Epson printers have been a long time favourite of the refilling community. Their print heads are usually built onto the printer carriage, meaning separate ink tanks can be refilled or replaced in their printers.
Epson printer prices are cheaper now due to mass produced parts, and clever efficient manufacturing. While a basement model would have cost over £100 in 1997, the current Epson Expression Home XP-245 sells for less than £50! I know this from personal experience as my first Inkjet printer was the Epson Stylus Color 640.
The Stylus Color 640 was a robustly constructed, weighty printer that used T050 Black and T052 Colour cartridges. The Black Cartridge didn't have the same capacity as the larger T051 that was used in the slightly more expensive Color 760, but it was large enough to print 150 pages of mono graphics. I seem to remember that the original Epson T050 Black Cartridges cost around £8 and the Colour ones approximately £10. I used the printer for printing flyers and invoices, and soon realised that my business didn't have the resources to use genuine ink cartridges. Fortunately I read an advertisement in a magazine promoting less than half price compatible cartridges. I began to order these regularly, and as a result we significantly reduced our operating costs.
Some of the disadvantages of the Stylus Color 640 were that is was relatively slow to print, and rather noisy to use. The printer could take an hour to print thirty A4 sheets of graphics on the medium quality setting. The printer heads would regularly block, but fortunately it was always possible to unclog them using the Epson head cleaning utility. Eventually after thousands of sheets of printing, two continuously flashing lights appeared on the case and refused to go away. I was unaware at the time of a reset utility which could have been downloaded in-order to fix the problem! So a perfectly good printer was scrapped because of the duty cycle counter. Some years later I bought the same model printer at a car boot sale for only £3. Remaining fully functional, but currently sitting in our store room gathering dust.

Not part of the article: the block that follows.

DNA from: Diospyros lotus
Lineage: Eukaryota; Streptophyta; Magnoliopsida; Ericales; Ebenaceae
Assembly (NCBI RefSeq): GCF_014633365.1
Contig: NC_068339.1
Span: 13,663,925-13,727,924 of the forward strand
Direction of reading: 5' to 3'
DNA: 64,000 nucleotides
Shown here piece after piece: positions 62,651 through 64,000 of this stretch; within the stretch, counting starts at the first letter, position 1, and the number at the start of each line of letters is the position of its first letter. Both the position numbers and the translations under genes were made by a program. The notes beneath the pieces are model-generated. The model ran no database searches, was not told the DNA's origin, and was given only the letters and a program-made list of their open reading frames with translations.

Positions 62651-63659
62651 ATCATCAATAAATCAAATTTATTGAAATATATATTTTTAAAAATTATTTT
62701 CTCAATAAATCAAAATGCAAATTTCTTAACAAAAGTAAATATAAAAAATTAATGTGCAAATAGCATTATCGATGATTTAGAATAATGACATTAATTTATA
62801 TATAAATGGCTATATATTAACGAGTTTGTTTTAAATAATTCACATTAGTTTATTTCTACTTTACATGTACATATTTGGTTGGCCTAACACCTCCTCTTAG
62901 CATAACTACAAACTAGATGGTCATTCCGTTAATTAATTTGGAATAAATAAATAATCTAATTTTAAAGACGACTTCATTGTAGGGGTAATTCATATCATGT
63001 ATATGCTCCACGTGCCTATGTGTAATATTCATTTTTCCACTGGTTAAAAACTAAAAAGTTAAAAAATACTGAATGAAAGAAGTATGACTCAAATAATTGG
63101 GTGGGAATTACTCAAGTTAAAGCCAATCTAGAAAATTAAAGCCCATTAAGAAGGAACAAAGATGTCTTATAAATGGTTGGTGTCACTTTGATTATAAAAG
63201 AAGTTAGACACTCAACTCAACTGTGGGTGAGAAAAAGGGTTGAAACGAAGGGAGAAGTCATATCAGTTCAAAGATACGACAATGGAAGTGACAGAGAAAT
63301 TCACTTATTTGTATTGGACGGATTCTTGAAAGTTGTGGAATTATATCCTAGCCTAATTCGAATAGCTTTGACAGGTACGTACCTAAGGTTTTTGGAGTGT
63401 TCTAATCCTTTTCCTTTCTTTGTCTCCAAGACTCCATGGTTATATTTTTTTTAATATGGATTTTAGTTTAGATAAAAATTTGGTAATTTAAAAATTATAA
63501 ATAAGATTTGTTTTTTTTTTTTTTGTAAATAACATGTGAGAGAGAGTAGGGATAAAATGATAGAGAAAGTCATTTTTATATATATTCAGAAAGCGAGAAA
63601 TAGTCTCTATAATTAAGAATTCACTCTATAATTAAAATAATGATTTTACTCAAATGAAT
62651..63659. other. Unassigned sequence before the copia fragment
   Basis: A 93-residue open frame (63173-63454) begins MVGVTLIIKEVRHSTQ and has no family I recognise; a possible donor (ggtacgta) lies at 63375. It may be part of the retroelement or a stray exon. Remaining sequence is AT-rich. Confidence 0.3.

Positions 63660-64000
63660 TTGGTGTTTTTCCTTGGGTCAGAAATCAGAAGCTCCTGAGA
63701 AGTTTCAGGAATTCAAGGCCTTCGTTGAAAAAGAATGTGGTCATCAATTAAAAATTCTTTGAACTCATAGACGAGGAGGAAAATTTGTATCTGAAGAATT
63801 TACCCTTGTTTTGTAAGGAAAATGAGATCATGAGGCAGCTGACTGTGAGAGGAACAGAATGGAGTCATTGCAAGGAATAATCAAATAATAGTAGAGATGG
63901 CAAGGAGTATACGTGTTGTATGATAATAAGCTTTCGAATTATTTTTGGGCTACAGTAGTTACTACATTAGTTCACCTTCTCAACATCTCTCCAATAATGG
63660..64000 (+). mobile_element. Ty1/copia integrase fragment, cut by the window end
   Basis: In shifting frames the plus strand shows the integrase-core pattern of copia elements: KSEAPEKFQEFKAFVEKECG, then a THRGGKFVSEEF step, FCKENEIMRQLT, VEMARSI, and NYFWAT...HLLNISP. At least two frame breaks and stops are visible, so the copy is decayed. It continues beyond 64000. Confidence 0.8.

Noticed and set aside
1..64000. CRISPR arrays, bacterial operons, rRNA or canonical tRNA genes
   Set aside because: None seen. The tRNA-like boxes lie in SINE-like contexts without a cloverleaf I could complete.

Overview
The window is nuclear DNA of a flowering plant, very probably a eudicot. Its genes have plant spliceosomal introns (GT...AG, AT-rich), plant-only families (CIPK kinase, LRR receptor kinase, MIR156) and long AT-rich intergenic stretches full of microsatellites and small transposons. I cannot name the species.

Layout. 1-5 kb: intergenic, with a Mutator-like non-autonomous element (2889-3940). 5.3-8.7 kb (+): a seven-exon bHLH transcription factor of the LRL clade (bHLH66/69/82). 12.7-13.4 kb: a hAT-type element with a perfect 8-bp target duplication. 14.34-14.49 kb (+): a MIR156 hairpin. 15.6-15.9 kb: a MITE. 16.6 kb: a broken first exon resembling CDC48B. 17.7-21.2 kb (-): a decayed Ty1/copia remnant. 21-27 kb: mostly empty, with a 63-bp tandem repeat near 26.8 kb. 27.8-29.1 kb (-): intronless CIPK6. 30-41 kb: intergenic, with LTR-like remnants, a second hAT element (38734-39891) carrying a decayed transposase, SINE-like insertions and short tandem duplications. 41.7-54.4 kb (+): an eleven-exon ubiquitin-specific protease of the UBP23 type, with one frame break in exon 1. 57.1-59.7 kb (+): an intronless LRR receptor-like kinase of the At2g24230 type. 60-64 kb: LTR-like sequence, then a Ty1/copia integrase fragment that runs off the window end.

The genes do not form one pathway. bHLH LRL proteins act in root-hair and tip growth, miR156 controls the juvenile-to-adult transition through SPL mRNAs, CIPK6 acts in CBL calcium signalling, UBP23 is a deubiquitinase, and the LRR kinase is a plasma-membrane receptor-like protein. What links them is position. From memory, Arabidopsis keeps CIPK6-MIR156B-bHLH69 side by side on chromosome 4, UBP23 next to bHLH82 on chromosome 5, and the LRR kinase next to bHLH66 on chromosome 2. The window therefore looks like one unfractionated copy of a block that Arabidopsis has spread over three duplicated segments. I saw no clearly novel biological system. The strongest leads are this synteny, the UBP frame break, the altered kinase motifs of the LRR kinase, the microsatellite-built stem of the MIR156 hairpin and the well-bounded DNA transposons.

My second printer was an Epson Stylus C42. A lighter and cheaper printer, and one of the first to use the intellichip. This new microchip was a game changer for the refilling community. Compatible cartridges were not available for the new Epson models, and the printers would not recognise refilled cartridges. That was until Jettec began to sell starter cartridges that came with a chip resetter, which would reset the original Epson chip and a chip holder that would clip on to the new compatible cartridge. This system was eventually replaced by the first generic cartridges fitted with compatible microchips.
One of my favourite printers was an Epson Stylus Photo R200. Costing around £100, this machine was extremely well designed and constructed. Using six separate cartridges (T0481-6) instead of the previous status quo of two, the R200 increased the colour gamut adding Photo Cyan and Photo Magenta to the mix. The printer produced good quality text, graphics, and pictures.
Around this time the continuous ink supply systems became popular with refillers. It was now possible to have a large ink tank sitting next to your printer with silicone tubes going to the cartridges. These cartridges had the first type of auto reset chips fitted, meaning that it was not usually necessary to remove the cartridges from the printer. This ink system provided the ideal solution for cheap printing. Particularly as the Epson Stylus Photo R200 machines were well constructed and built to last. After several years of good service, my R200 printer developed a common intermittent paper feed fault.
The Epson Stylus CX3200 was one of the first Multi-Function printers sold for the home user. Combining a scanner and copying facility turned out to be a popular decision, and became the most popular machine style. Unfortunately for CISS users there was nowhere for the silicone tubes to go! The scanner lid had to be closed before the printer would print. The most common solution to this problem was to make a hole in the case, but this kind of work was too hard for the average printer owner. Fortunately compatible T040 Black and T041 Colour cartridges contained a generous amount of ink and could be cheaply purchased.
The eventual replacement for the R200 and R220 printers was the Epson Stylus Photo R285. With a similar style and still offering CD/DVD printing, it soon became evident that the body and parts were of a lighter construction than the R200. Apart from the slightly improved image quality, the R285 heralded an overall backwards step from the previous series printers. The R285 would often detect the presence of a fitted CISS system if the silicone tubes were not exactly in position. Refillable ink cartridges to replace T0801-6 became the preferred choice.
The Epson Stylus DX4000 later became one of the most popular printers in the United Kingdom. Unfortunately the scanner lid made using a continuous ink supply system problematic, so T0711-4 refillable Cartridges were the top choice for refilling. They were, and still are fitted with stable ARC chips, and hold around 13ml of ink. They remain a popular selling item, meaning that the Epson printers manufactured around this time were generally well constructed. Print quality was decent, if not spectacular.
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